Italian renewable chemicals developer, Bio-on S.p.A., and Pizzoli S.p.A., Italy’s largest operator in the potato sector, will collaborate to build the nation’s first PHAs bioplastic production plant using waste product from the potato agro-industrial process.
The facility is expected to produce producing 2,000 ton/year of PHAs, expanding to 4,000 ton/year in the future. Following an initial €220,000 study phase to optimize the integration with existing structures and check economic compatibility, the project is set to be completed within approximately two years. The new plant will start production in 2017.
Bio-On has developed an exclusive process for the production of PHAs (polyhydroxyalkanoates) from agricultural waste. Bio-on actually already has its own 10,000 tons/year PHA production facility constructed by Techint in Bologna, Italy, that uses waste materials of sugar beet and cane production. The company’s PHA polymer is marketed under the brand Minerv-PHA.
PHAs are linear polyesters regarded as self-condensation polymers of molecules containing both a hydroxyl and a carboxylic group. A comprehensive profile for PHA was recently published in Tecnon OrbiChem’s Bio-materials newsletter in January.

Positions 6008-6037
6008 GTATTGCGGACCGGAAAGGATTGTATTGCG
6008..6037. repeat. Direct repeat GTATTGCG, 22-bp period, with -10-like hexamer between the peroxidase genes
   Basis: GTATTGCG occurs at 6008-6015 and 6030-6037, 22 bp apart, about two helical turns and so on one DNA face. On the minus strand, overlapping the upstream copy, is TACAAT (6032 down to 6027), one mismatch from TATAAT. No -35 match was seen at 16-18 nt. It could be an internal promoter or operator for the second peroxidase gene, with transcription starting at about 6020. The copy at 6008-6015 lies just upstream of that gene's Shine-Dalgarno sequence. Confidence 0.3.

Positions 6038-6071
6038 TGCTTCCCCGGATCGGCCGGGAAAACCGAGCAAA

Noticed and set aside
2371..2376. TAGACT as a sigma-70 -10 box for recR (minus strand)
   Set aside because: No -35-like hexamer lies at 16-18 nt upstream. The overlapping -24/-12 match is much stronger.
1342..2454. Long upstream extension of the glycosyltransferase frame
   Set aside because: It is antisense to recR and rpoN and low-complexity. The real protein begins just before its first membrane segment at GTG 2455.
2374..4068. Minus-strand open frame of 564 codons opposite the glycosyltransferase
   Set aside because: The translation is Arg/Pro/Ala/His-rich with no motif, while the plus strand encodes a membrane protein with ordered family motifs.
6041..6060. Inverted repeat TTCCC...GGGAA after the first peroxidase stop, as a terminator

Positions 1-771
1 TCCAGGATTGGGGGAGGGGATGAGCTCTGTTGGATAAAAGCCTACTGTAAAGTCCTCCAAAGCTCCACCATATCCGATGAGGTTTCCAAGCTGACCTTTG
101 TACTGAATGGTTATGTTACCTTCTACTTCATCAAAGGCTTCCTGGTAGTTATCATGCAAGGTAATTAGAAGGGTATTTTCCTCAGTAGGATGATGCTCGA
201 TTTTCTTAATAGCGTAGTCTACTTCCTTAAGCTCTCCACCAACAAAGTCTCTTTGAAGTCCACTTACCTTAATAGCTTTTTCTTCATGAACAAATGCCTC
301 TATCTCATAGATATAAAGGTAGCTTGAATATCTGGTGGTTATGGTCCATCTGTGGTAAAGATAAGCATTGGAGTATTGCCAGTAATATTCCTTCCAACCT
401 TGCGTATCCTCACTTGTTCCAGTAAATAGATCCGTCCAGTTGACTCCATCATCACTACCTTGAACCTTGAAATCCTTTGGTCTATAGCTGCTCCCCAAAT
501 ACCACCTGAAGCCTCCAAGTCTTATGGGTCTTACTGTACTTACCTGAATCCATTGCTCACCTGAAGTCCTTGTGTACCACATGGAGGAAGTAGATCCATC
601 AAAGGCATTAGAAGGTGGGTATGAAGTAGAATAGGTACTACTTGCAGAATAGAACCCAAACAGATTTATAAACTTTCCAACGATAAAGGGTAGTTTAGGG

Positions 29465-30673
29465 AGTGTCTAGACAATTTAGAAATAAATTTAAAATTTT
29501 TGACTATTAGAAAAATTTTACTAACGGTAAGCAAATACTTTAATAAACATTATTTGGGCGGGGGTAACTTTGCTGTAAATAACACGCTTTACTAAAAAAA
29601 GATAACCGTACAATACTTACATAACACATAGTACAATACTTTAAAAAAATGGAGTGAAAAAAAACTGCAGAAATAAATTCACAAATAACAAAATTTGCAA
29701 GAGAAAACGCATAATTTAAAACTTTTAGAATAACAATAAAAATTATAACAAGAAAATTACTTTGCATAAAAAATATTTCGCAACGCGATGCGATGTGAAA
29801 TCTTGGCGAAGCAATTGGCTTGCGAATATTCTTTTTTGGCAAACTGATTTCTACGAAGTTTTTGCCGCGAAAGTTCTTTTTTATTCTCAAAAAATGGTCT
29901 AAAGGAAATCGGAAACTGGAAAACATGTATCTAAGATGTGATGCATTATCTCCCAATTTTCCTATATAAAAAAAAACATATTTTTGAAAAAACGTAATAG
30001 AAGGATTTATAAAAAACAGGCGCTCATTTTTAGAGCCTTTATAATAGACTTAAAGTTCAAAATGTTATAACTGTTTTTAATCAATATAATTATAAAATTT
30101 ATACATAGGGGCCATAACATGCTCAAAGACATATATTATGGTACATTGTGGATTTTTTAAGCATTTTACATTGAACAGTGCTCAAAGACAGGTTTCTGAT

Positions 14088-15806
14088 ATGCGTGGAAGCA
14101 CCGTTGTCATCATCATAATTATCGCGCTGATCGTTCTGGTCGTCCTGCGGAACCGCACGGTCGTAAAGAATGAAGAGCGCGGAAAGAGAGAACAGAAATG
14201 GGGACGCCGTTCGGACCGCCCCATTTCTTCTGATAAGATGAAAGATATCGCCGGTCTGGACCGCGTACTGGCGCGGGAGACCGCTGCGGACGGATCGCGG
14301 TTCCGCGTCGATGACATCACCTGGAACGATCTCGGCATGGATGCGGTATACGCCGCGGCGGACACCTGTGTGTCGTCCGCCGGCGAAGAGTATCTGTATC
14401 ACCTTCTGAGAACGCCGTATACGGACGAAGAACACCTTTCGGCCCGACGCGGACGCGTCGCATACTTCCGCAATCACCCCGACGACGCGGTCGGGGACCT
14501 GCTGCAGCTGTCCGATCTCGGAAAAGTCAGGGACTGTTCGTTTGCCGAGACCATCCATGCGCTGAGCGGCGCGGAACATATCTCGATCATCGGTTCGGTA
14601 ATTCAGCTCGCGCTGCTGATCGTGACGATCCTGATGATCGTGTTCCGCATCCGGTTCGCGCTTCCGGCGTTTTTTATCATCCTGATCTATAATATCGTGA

Bio-on also announced that it has expanded its partnership with Italian sugar beet producer, Coprob SCA, which it has been collaborating since 2008. The new multi-year investment, worth EUR 960,000, aims to expand application of sugar beet residues as feedstock. The agreement between the two companies came from research and development laboratories Bio-on and the financial participation of Coprob sole agent in Italy for the production of PHAs from sugar beet.
Last month, Bio-on announced its collaboration with Eridania Sadam S.p.A on developing and optimizing production of levulinic acid. The companies said current commercial levulinic acid processes fails to meet European environmental standards. Eridania Sadam is an Italian agro-industrial group operating in the production, packaging and marketing of sugar, sweeteners, and other foodstuffs. Eridania Sadam is investing EUR 1.8 million to the project.
The project aims to convert the by-products of the sugar industry into levulinic acid, optimizing innovative processes and reduce production costs.